Drones in a leisure context

Leisure is best characterised as any form of non-paid, voluntary participation in work-unrelated activities that generally provide intrinsic rewards.17 The term drone has been derived from a military connotation as a weapon of mass destruction, where some wars have featured the use of drones to deploy missile strikes on targets.18 Another term associated with drones includes Unmanned Aerial Vehicle (UAV).

Since its original use, drones have evolved in terms of use and functionality, and have in the last few years witnessed steady growth as a form of leisure.19 According to Smith,20 it is forecasted that the drone market is likely to be worth US$127 billion by 2020. Some of the major players in terms of drone producers include Parrot ( and Da-Jiang Innovations (DJI) ( An example of each company’s most recent drone is illustrated in Figures 1 and 2.


Fig. 1: Parrot Bebop 2 drone


Fig. 2: DJI Phantom 4 drone

As illustrated in Figures 1 and 2, drone functionally has quickly outflanked its predecessors of remote controlled planes and helicopters. Drones not only incorporate visual capabilities through cameras and Go Pros, but are also integrated with augmented reality (AR), with ancillary features such as AR goggles as displayed in Figure 1. These contemporary developments help enhance the drone user experience to be more immersive, and enable socially constructed outcomes of leisure.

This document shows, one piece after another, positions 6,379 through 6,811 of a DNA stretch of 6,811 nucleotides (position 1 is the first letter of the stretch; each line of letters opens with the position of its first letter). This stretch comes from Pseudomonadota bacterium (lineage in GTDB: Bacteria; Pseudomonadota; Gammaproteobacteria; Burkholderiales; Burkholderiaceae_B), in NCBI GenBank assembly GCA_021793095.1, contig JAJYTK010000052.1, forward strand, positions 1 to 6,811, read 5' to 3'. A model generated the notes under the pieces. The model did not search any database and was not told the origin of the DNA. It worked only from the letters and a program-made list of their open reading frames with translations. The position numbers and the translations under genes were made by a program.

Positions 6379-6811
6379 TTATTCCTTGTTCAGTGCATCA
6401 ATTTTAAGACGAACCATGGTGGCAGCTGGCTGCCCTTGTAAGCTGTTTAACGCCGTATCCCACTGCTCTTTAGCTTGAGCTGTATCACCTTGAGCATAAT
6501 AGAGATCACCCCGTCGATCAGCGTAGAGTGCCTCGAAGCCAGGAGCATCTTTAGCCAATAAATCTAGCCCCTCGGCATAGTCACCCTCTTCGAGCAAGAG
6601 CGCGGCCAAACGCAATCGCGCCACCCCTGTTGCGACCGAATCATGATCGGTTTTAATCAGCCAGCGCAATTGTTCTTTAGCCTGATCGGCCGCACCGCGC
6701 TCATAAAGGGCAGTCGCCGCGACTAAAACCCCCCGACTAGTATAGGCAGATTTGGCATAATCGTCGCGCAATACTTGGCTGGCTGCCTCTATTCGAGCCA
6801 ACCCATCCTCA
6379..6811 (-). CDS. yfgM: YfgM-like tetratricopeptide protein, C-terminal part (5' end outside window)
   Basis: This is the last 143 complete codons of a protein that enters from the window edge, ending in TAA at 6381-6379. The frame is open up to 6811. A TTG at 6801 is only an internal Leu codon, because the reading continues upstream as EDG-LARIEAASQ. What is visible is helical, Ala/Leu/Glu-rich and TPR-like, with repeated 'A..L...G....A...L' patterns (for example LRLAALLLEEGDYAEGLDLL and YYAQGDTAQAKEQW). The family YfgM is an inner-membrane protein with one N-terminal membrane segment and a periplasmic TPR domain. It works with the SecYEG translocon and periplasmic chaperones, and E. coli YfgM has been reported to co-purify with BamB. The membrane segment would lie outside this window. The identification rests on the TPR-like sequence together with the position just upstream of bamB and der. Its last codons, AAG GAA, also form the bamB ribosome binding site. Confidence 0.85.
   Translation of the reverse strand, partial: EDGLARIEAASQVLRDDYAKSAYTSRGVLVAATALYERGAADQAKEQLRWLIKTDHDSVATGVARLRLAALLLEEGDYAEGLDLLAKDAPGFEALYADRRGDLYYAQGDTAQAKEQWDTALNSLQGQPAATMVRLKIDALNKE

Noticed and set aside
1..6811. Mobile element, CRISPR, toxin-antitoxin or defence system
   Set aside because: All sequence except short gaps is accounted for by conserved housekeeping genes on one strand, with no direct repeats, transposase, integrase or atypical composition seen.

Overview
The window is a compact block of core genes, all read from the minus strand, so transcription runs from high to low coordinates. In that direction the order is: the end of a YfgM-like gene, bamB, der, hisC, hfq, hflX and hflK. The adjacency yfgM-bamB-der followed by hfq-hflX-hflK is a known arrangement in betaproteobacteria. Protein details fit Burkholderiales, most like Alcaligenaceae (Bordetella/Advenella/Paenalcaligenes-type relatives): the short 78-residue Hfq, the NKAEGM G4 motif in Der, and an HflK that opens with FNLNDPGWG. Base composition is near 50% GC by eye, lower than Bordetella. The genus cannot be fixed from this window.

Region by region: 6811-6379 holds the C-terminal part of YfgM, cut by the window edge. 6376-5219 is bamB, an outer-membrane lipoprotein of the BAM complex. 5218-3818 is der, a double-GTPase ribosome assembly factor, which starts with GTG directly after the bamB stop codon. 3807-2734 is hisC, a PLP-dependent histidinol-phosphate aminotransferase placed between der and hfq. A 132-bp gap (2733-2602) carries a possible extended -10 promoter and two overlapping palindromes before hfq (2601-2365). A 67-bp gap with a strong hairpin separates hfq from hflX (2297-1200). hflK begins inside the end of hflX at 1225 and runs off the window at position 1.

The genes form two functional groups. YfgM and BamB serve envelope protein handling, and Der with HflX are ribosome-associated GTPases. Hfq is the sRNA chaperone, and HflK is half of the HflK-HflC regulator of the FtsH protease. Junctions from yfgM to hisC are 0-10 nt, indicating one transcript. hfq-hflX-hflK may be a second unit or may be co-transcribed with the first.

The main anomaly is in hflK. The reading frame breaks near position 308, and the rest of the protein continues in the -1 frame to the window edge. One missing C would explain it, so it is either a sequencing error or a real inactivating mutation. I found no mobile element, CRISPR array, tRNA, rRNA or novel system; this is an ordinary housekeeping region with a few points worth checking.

It is acknowledged that drone technology includes other non-leisure applications, such as conservation studies.21, 22, 23 While extant studies demonstrate the use of drones across a wide range of industries and applications, there remains very little known about the notion of drone use in a social science context, such as leisure.24, 25 Additionally, several reports of drone misuse have surfaced in news articles, raising privacy and safety concerns to the owner, victims and various tiers of legislation.26, 27, 28 Notwithstanding such developments, policies and regulations surrounding drone use have only been initiated very recently, with countries such as the USA, Singapore and Australia at the forefront of providing some clarity as to rules and regulations.29, 30, 31 Despite the best efforts of governments around the world attempting to provide some parameters and guidelines of use, the fast evolving drone environment suggests that any policies and plans are likely to be reactive, rather than proactive, attempts.32

A diverse range of stakeholders influence, or are influenced by, the presence of hobby drones for leisure. Figure 3 presents an overview of the different stakeholders relevant to leisure drone use.


Fig. 3: Stakeholders of drones in a leisure context

Some stakeholders are vehemently opposed to the use of drones, especially commercial aviation operators who want them away from airports and regular flight traffic routes.33 Likewise, several national parks around the world have erected signs prohibiting the use of drones for the safety and comfort of other park visitors.34 However, some governments and businesses are welcoming drones to their destinations. For instance, Paris and Dubai were highlighted as successful case studies where drones were the focus of festivals and events.35, 36 Evidently, there is a continuum of responses related to the receptivity of drones in a leisure setting, as demonstrated by the stakeholder groups. One of the challenges of addressing drone use in a leisure context is therefore the lack of a uniform approach by different stakeholders as to their use and acceptance. This calls for some form of alignment of drone governance across the various stakeholders.

The drone business ecosystem